As for the consumer, the labor market remains strong. And consumers have healthy balance sheets. “Excess savings,” or the portion of income saved, remains well above historical levels. And interest payments on debt remain remarkably low relative to income.

“In over 40 years of record, American families currently spend the smallest portion of their income making interest and principal payments on their debt,” says Zandi.

Though consumer confidence has fallen, it remains well above its pandemic lows and far from recession territory, notes Vance Howard, who manages HCM Tactical Growth Fund HCMGX,
which far outperforms competing funds, according to Morningstar Direct.

Consumer discretionary stocks to consider

In addition to exchange-traded funds such as the Consumer Discretionary Select Sector SPDR Fund, the Vanguard Consumer Discretionary ETF VCR,
or the Invesco Dynamic Leisure & Entertainment ETF PEJ,
There are several stocks and themes to consider here.

Invest in companies that sell experiences

Now that people are out of lockdown, they’re shifting spending on things at Amazon.com AMZN,
and Netflix NFLX,

Instead, they spend more on experiences like dining out and travel, says David Klink, senior equity analyst at Huntington Private Bank.

Still, retail “services business” spending remains 5% below trend as weakness emerges in virus-sensitive categories like spectator events and travel, says Goldman Sachs’ Hatzius. That points to room for growth.

Klink highlights restaurant chain Chipotle Mexican Grill CMG,
and Hilton Hotels HLT,
Chipotle’s drive-through service, developed during the pandemic, remains a magnet. Along with increasing travel demand, Hilton will grow about 5% more rooms per year. Accommodation establishments are also a hedge against inflation as they can change the prices of rooms quickly.

Rely on pricing power

Pricing power is always a plus when investing. LVMH Moët Hennessy Louis Vuitton LVMUY,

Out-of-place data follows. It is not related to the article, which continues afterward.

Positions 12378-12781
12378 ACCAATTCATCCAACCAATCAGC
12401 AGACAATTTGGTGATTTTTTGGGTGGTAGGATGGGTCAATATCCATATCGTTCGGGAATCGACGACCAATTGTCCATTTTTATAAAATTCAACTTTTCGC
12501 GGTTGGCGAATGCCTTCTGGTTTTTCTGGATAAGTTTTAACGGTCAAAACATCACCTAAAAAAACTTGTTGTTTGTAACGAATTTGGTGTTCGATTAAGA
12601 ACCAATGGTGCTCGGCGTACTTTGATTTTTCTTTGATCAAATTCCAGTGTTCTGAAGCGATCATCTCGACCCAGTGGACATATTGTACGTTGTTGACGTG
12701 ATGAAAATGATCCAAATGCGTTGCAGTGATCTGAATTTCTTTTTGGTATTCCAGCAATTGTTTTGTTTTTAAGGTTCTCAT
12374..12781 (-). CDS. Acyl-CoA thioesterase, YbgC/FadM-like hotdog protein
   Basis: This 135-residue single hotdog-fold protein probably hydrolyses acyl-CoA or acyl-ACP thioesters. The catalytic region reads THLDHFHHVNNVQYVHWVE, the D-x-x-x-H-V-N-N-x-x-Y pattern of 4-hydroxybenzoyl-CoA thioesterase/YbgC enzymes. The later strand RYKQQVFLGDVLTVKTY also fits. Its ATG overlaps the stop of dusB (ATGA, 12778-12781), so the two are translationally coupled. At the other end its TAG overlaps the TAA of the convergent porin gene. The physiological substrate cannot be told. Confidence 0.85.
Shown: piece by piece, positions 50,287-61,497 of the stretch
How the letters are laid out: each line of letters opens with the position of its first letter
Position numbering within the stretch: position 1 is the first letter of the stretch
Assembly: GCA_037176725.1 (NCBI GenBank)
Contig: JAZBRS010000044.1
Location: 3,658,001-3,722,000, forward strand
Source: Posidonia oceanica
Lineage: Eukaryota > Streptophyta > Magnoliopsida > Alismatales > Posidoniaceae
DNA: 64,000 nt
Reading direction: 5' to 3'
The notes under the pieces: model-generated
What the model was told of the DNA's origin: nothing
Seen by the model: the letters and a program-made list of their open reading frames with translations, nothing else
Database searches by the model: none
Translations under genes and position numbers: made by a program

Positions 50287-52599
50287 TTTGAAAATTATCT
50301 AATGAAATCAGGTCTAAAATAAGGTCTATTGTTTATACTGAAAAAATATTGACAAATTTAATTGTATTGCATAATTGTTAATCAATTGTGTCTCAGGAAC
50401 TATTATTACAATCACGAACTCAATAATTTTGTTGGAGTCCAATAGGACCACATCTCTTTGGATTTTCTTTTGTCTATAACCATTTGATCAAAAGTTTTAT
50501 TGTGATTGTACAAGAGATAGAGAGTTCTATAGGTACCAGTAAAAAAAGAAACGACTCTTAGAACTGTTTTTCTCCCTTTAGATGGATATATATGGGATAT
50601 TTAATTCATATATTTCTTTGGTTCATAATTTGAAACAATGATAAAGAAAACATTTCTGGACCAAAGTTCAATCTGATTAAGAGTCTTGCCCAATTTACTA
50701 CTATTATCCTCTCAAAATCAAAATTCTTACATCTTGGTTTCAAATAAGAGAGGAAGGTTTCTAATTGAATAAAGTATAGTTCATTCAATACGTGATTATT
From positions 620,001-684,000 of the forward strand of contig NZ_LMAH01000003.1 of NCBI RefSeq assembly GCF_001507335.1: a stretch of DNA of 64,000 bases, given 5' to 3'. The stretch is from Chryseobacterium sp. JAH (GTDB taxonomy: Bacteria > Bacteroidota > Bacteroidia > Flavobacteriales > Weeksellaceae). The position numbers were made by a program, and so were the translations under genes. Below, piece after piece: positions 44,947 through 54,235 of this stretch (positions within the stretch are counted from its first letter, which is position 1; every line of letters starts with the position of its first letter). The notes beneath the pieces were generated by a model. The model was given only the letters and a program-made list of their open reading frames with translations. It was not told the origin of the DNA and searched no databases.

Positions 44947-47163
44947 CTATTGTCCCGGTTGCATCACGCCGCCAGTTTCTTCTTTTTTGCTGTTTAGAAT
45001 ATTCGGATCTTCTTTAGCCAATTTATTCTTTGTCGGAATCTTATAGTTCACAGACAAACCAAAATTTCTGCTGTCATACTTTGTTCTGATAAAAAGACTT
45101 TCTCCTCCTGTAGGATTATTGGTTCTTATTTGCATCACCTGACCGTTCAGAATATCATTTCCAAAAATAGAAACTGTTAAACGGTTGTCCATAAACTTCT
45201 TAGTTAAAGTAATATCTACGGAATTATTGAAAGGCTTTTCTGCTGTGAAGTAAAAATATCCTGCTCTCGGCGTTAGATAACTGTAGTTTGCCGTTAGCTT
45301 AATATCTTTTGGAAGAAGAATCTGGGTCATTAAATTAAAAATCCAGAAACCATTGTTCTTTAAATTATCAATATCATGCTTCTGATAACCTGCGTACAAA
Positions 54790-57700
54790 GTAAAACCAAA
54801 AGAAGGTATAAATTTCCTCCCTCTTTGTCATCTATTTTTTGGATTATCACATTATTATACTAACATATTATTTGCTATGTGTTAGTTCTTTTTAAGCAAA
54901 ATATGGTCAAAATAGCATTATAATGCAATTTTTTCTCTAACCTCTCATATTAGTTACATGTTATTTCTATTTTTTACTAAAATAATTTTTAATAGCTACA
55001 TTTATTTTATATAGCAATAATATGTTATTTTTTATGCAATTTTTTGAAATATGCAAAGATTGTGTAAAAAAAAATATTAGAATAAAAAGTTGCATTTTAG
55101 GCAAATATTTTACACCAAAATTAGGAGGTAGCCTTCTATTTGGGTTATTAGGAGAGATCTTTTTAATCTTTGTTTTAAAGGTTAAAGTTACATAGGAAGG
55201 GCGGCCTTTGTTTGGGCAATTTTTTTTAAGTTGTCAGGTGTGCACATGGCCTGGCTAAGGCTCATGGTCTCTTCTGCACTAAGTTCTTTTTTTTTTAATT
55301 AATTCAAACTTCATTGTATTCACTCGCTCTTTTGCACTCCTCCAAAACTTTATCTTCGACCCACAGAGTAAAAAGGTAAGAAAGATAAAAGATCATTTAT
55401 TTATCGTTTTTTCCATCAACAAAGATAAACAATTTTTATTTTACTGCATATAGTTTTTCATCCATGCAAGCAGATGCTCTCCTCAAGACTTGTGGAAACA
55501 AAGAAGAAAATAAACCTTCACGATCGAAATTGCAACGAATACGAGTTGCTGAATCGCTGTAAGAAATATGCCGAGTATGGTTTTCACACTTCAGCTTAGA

has it in retail, one reason Cambiar investor Di Zhou likes the stock.

“Many companies say they have pricing power, but either they don’t have it or they’re afraid to use it,” Zhou says. “It’s different with luxury companies. They have pricing power and are not afraid to use it.”

She also likes the bias toward high-income consumers who have more savings, more spending power, and fewer concerns about inflation. This supports sales growth even in recessions.

Follow the insiders

It can pay off to follow company insiders in stocks. I’ve suggested most of the names below in my stock letter (link is below in my bio), where I give a heavy weight to buying by savvy insiders when considering investment ideas.

First, like our retail expert above, insiders direct us to companies that offer “experiences.” These are the service companies that are getting a boost because people ate too much of things during the pandemic.

On the Carnival CCL cruise line
A director with a good record recently bought $1.2 million worth of stock for $12.18 and in Norwegian Cruise Line NCLH,
A director bought $1.5 million worth up to $15.25 per share. These are nice signals that are reinforced by buying from two companies in the same space. According to Carnival, the week of March 28 was the busiest week in company history.

At Live Nation Entertainment LYV,
A director bought $268,000 up to $37.40. Live Nation recently announced that it sold more than 70 million tickets for Live Nation shows in 2022, up 36% or almost 20 million from the same point in 2019.

At the Texas Roadhouse TXRH restaurant chain,
Two directors, including one with a good record, recently bought over $700,000 worth of stock up to $71. In the first quarter, comparable restaurant sales increased 16% in company restaurants and 20.4% in domestic franchise restaurants.

But insiders also like consumer goods companies. At Crocs CROX,
Insiders, including the chief financial officer, bought $950,000 worth of shares at around $50 to $58. Revenue rose 47% in the first quarter, driven by the casualization trend in footwear during the pandemic and the popularity of the Hey Dude brand.

Michael Brush is a columnist for MarketWatch. At the time of publication, he owned AMZN, NFLX, CCL, NCLH, and CROX. Brush has proposed AMZN, NFLX, CCL, NCLH, LYV and CROX in its Brush Up on Stocks newsletter. Follow him on Twitter @mbrushstocks.